We need to carefully witness our minds so that we can subdue our negative feelings. Amma says “that the storing up of the past exists within us.” Amma urges us to be patient as we confront these negative feelings from the past.

Q: How do we have peace of mind amidst tragic events?

A: Basically in order to experience real peace, whether we are suffering the effects of a personal tragedy or world tragedy, we must have a deep, abiding faith that all occurrences happen as a result of unfathomable, past karmas or actions.  Then we can at least have the understanding that we are not victims of random events.

Also in order to be able to actually experience and benefit from this type of understanding, we must do spiritual practices.  Practices such as the IAM meditation causes our energy to move up instead of its natural downward direction.  Then we get in touch with our inner self and naturally become more centered and aware.  We have more strength to help us accept and surrender to these unfortunate events.

If a tragic event like the Tsunami occurs, acceptance and surrender does not mean passive acceptance and doing “nothing.” Amma’s example throughout this disaster is one of profound compassion mixed with intense relief action.  Amma says: “Let us lend a helping hand to those who are grieving and thus light lamps of kindness and compassion.”  So we can accept the Vedantic teachings of nonduality in order to maintain the awareness of the true nature of the world, however, Amma says…”my brand of Vedanta is practical…when someone is in pain, what he or she needs is a painkiller; not a discourse on how one is the soul, and not the body, mind or intellect.”  Amma is replying to why She is acting so human while consoling Tsunami victims.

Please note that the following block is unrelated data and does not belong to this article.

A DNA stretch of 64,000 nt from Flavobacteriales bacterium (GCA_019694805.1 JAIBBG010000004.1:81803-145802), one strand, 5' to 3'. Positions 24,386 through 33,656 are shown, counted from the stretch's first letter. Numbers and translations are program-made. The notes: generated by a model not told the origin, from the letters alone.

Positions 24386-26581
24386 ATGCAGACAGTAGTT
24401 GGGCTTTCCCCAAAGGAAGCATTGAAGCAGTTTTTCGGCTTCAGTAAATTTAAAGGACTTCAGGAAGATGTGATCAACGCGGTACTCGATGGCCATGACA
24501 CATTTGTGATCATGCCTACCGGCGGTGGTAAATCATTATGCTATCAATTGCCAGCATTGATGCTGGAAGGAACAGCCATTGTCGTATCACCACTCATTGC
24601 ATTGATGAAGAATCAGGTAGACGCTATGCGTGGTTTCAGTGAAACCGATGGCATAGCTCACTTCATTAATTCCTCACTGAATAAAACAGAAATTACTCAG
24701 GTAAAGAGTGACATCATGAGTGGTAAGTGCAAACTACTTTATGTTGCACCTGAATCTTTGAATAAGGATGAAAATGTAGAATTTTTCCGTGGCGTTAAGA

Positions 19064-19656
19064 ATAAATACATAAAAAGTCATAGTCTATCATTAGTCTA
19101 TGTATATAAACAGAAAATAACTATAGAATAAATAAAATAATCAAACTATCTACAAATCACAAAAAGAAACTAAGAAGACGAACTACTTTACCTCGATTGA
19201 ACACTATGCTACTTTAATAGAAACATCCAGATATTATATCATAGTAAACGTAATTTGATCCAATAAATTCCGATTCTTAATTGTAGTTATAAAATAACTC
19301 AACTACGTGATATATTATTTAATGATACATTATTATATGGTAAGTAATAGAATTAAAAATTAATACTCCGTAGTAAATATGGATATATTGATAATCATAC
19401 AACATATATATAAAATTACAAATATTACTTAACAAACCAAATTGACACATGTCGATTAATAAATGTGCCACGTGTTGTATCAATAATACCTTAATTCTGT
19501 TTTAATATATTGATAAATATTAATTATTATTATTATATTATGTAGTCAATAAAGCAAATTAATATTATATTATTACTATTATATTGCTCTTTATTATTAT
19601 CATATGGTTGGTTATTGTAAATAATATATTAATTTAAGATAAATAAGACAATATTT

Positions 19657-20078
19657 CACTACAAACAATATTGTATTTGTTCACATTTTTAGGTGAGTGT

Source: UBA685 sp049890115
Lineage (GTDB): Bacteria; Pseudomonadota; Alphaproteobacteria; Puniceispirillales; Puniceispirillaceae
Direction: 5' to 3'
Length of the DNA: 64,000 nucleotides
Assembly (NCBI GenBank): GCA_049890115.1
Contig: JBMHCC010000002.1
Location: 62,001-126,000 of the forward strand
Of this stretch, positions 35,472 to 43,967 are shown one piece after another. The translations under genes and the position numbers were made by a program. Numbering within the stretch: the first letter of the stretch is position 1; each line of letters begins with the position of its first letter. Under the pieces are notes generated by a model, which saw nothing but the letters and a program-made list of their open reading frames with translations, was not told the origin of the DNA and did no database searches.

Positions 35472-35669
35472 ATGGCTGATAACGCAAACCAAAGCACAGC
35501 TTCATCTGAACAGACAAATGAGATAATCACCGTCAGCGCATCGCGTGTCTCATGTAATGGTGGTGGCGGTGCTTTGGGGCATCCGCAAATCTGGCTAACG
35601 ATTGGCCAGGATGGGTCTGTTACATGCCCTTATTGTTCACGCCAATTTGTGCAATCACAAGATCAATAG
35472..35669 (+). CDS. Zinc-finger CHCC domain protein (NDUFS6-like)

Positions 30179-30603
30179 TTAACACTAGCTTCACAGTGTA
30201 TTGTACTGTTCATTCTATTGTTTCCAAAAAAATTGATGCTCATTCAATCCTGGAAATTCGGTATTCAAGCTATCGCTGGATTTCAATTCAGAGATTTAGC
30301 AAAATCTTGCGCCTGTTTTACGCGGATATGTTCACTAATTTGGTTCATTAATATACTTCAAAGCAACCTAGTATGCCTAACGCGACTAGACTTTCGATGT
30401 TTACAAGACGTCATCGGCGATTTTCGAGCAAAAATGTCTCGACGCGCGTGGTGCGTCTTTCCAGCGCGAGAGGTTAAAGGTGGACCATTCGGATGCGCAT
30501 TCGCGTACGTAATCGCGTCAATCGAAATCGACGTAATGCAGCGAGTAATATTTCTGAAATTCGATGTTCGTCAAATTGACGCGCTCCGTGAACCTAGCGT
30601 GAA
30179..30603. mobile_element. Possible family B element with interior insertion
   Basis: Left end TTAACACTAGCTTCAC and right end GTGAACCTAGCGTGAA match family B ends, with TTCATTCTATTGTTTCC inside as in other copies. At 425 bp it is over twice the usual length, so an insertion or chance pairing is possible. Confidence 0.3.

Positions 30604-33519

The real answer to this question is explicitly given by witnessing Amma’s response to the Tsunami tragedy.  What more can be said.

Q: Do spiritual principles have a place in politics?

A: Yes, because spirituality, according to Amma, is a science of life. It teaches us how to have inner peace, perform right or dharmic actions, and feel a connection and love for all people. Our love and compassion for people is not limited to only family, friends or particular nationalities. Thus, spirituality teaches oneness and unity – not differences. Rather than pass legislation which favors a specific group- the issue becomes how do we benefit the maximum amount of people or those who need help the most. Likewise, we do not purposely harm individuals or wage wars which harm foreign citizens and other nations. Spirituality teaches us to be selfless rather than selfish, truthful rather than deceitful, and kinder rather than mean-spirited. All of these spiritual qualities, if imbibed by politicians nationally and internationally, would certainly create more peace and justice in the world. Unfortunately the world today demonstrates what happens when we have unconscious leaders who are not guided by spiritual truths. Indeed spiritual principles have a proper place in politics.